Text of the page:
Eunice had asked if we could drive in the opposite direction to where we would spend the night, so that we could see Agave flexispina, about 30 km south of Hidalgo del Parral on MEX 45. As we have tended to find interesting cacti where ever we have looked for Agave, we raised no objections. As we approached the area where Gentry reported these plants some 50 years ago, things did not look too good. We had developed the art of Agave stalking, and there were no stalks to be seen.
We took a turning to the Presa Santa Rosalia, a water reserve. The scenery was as illustrated in Gentry’s book: open grassland hills, but without the Agave. We went on to the water’s edge of the Presa, (S1350) and a good job too. We just went through the motions of looking for plants when really we felt that there were none to be found and BINGO, a globular cactus. But what was it? I thought for moment that I was back in Argentina, as this cactus had naked buds and looked very much like a Gymnocalycium. After consulting my colleagues, we narrowed the choice down to Coryphantha or Thelocactus – do Thelocactus have a grove along part of their tubercles? And then the naked buds clinched it: Thelocactus bicolor ssp heterochromus – the form known as ‘var. pottsii’. And then another cactus: Mammillaria sp. (heyderi?), flat as a pancake. And of course there were the usual selection of Cylindropuntia and Opuntia (one each). But no Agave.
Very pleased with our cactus stop, but disappointed that we had not found the Agave, we drove back and made a brief stop before reaching MEX 45 (S1351) where I thought that I had seen some cacti earlier. The Opuntias here had enormous pads – Alain measured a couple at 40 cm diameter. I heard a crunchy sound underfoot and found that I had stepped on a dead globular cactus with very distinct spines – Echinocactus (Homocephala) texensis. We carried on looking, following the principle that if you find one, there have to be others, but to no avail. Just one more Mammillaria sp. (heyderi?).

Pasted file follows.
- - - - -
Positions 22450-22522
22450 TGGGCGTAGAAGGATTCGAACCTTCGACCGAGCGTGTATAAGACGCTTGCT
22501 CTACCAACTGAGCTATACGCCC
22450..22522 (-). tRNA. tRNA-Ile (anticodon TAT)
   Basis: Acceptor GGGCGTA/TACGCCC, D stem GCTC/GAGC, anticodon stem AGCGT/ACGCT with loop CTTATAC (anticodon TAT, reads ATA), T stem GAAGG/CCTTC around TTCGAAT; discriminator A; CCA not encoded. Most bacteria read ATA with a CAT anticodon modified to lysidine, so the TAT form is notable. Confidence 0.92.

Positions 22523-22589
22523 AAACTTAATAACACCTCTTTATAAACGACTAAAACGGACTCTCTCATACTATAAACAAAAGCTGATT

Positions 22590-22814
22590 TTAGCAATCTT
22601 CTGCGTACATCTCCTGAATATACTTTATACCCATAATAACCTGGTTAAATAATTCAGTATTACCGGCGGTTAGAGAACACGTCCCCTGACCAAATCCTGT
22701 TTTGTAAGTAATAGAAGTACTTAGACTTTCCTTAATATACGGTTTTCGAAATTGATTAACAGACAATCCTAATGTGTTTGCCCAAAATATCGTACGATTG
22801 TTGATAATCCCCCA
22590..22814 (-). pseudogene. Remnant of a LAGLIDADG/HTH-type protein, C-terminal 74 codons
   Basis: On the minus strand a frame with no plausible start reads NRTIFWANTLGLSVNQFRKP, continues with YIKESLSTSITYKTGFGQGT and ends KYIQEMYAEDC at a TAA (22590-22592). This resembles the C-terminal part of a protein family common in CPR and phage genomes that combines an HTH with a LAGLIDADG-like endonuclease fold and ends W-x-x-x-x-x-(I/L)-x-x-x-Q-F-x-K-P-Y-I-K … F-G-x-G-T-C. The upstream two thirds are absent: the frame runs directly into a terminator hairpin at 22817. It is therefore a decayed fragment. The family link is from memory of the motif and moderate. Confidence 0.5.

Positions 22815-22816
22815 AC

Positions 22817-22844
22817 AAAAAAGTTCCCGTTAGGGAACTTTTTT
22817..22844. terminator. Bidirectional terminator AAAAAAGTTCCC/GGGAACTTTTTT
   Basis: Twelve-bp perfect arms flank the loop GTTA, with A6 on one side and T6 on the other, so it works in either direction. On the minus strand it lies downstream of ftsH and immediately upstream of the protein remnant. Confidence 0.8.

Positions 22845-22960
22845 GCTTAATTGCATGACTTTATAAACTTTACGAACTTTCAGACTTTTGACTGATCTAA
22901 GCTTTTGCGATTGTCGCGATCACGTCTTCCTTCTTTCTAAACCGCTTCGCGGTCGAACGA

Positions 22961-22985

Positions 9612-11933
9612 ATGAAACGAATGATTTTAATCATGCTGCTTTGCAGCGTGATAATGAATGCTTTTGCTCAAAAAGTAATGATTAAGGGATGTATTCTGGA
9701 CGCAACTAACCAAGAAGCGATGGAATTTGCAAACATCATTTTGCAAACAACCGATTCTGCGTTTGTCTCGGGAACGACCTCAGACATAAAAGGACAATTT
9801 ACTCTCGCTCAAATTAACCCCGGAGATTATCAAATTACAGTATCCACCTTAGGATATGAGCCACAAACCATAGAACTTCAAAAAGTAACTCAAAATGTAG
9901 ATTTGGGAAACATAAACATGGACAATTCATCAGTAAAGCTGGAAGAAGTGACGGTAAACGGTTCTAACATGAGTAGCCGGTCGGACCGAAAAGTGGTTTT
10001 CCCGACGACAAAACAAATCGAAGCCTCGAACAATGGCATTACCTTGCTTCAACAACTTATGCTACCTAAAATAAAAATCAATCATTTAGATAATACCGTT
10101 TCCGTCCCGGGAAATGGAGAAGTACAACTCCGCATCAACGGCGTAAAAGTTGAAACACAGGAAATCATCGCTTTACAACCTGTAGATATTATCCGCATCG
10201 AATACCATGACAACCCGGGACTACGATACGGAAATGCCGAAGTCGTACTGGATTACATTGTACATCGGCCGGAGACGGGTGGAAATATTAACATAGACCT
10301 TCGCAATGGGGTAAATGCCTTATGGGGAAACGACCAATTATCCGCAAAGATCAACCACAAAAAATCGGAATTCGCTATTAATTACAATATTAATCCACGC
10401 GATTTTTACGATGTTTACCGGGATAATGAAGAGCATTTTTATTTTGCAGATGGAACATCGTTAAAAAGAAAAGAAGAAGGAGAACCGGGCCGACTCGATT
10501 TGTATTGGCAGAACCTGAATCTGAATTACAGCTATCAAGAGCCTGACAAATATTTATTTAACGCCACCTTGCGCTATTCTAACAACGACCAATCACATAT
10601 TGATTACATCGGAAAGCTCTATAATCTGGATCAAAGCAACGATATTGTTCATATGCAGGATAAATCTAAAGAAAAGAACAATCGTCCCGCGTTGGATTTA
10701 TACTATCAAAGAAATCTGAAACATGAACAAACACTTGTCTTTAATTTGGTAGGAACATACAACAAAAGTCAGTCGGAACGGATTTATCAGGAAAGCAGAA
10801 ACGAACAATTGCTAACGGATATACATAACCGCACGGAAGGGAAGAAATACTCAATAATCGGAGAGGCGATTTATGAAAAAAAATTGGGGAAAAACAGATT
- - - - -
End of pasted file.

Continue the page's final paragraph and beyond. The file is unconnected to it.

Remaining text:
Still on the track back to MEX 45 we stopped to let Cliff close a cattle gate behind us. (S1352). As I looked out of the window, I could not believe my eyes. There, underneath the barbed wire fence, stood a small Agave! Agave flexispina! And as others looked for more plants, I spotted another from the car, also under the wire. Alain took a look at the other side of the road and there he found a hillside full of the plants! They were on a gently down ward slope that took them out of our field of vision. Any flower stalks had been cut down, as though in an attempt to conceal the plants. No wonder that we had not seen them on our way to the Reservoir.
Eunice asked if we could drive the few miles farther south to Gentry’s reported location (S1353) where we found a couple of plants right alongside the road. While taking their picture, Eunice shouted: ‘What is this?’ The plant next to Agave flexispina was Echinocereus pectinatus, a large and venerable plant. Again, where there is one ……. And so we found a dozen or so more, all ages, some in bud. And a few specimens of Thelocatus bicolor ssp heterochromus ‘var. pottsii’ and just a couple more Mammillaria sp. (heyderi?).
We found our way back into H.d. Parral and out again, this time on MEX 24 heading west. After a while this road seemed to become MEX 432 before turning into the MEX 23. We had left he flat plains that were characteristic of the south east of H.d. Parral and were back into the Sierra Madre Occidentalis with wonderful scenery. S1354 was a quick stop at km 21, La Piedra, for a couple of large Agave parryi along the side of the road.
S1355 was for scenery shots taken from the car. and S1356 was a ‘leg stretch’ stop where I spotted some Echinocereus pectinatus growing out of the rocks along the side of the road and Fouquieria splendens and Opuntia sp. on the rocks above the road. Alain and Cliff had taken the opposite side of the road and were outside earshot. On their return they reported E. sp. (enneacanthus?), E. pectinatus, Mammillaria sp. (heyderi?), M. sp. #2 (grusonii?) and T. bicolor ssp heterochromus.
We pulled over again farther along the road (S1357) and found huge Agave parryi. Alain had pulled up on a track that finished at a gate. While we were photographing Agave’s, a car pulled up behind him. We could see some discussion going on, the gate being opened and the other car and ours driving in. We walked over, as there were A. parryi here to be photographed inside the barbed wire fence. The other car was driven by a lady a few years older than we are, plus an elderly gentleman, her father. She invited us to drive along the track to her modest home (her words – and true) where we parked the car and followed her on foot down a track that ended in a mirador with a wonderful view below us into a canyon. We believe that they were members of the local Indian tribe. She (Maria Elena) explained that they had not much money, but that their farm went on for many kilometres – it was probably the size of Luxembourg! In England, few people could afford a house with a view like that and own the land that we could see and beyond. Wealth is a relative thing. She explained that she and her parents had lived here all their lives. There were no cacti here, but some on the other side of the canyon, too far for us to explore in the time before sunset.
Another great day and we arrived tired and satisfied in Guachochi, from where we will drive tomorrow through the Barranca del Cobre – Copper Canyon, to Creel.
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